Young People have Longer to Live. Climate Change: Let’s Listen to Them.

The world’s condition is rapidly deteriorating and has caught attention across the countries. Europe and other developed nations are amongst the major countries to have felt the impact, as the severity of the crises is more prominent when compared to the underdeveloped countries such as Africa and South Asia.

 

With the global population already at 7.8 billion, the youth has started to voice their concerns loudly and unapologetically. Unsurprisingly, the younger generation is affected the most by the crises and remains unheard over this issue.

 

In countries like Uganda where the median age of the entire population is around seventeen years, the struggles are hardly paying off. The resulting devastation of the economy has affected their education and the country's development. Even the United Nations Environmental Programme has indicated that the African Nations would be severely hit by the climate crisis and lead to a collapse of the already bleak-looking economy.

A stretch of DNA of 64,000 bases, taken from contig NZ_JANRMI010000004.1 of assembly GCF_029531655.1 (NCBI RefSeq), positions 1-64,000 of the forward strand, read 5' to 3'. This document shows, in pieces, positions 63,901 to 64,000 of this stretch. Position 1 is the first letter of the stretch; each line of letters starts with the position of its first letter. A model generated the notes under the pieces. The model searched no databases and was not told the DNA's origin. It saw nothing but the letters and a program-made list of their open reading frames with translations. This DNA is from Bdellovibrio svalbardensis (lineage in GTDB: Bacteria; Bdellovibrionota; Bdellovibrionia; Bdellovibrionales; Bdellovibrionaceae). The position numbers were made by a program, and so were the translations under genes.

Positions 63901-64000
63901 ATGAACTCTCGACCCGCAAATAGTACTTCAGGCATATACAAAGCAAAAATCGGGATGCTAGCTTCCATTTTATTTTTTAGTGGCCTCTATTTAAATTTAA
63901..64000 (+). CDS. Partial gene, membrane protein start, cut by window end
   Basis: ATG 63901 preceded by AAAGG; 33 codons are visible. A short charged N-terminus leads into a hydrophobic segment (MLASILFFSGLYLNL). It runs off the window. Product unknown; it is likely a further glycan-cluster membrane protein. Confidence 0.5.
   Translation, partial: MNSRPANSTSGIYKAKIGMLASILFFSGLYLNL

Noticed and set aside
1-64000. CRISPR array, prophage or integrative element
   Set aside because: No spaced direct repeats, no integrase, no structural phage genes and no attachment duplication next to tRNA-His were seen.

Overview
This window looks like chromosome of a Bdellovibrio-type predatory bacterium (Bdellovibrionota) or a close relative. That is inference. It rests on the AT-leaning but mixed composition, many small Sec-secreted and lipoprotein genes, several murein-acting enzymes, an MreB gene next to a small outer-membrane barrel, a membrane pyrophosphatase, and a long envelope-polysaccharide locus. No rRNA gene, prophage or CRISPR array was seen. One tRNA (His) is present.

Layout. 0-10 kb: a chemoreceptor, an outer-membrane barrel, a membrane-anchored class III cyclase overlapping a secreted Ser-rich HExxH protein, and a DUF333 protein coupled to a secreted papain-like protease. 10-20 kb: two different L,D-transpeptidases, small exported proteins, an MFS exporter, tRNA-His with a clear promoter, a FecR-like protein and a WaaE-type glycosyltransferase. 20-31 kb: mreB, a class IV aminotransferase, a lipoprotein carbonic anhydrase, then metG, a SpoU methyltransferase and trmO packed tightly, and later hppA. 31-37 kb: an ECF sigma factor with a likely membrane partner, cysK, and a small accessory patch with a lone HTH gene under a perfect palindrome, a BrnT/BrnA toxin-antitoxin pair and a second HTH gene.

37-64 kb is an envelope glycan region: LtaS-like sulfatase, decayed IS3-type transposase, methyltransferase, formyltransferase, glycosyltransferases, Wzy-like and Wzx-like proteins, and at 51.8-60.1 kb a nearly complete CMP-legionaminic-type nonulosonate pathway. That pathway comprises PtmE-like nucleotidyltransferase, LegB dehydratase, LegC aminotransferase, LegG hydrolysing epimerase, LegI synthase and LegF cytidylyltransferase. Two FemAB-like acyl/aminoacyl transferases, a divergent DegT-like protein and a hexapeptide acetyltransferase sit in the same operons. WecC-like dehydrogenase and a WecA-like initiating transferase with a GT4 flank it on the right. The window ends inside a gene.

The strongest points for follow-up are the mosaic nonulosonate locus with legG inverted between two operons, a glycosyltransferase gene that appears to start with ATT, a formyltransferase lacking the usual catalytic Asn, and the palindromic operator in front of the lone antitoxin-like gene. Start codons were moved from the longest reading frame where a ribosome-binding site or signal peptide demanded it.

The severity is so intense that countries that are dependent on agricultural products have seen their fields wither away and die as rain or drought increases. While some farmers were able to adapt to the change with technology in developed countries, the underdeveloped countries have little choice other than to endure it.

 

To change the situation of these countries, not only the legislative bodies but international organizations must hear the concerns of the youth. Ignoring the views regarding such extreme issues risks devastating results in the long term and dissuades the younger generation from their goal. Although there was some ground gained from protests, and the Cop26 has often invited the young to the environmental sessions, the lack of implementation from the authorities has frustrated the youth who demand more action to combat this global crisis. 

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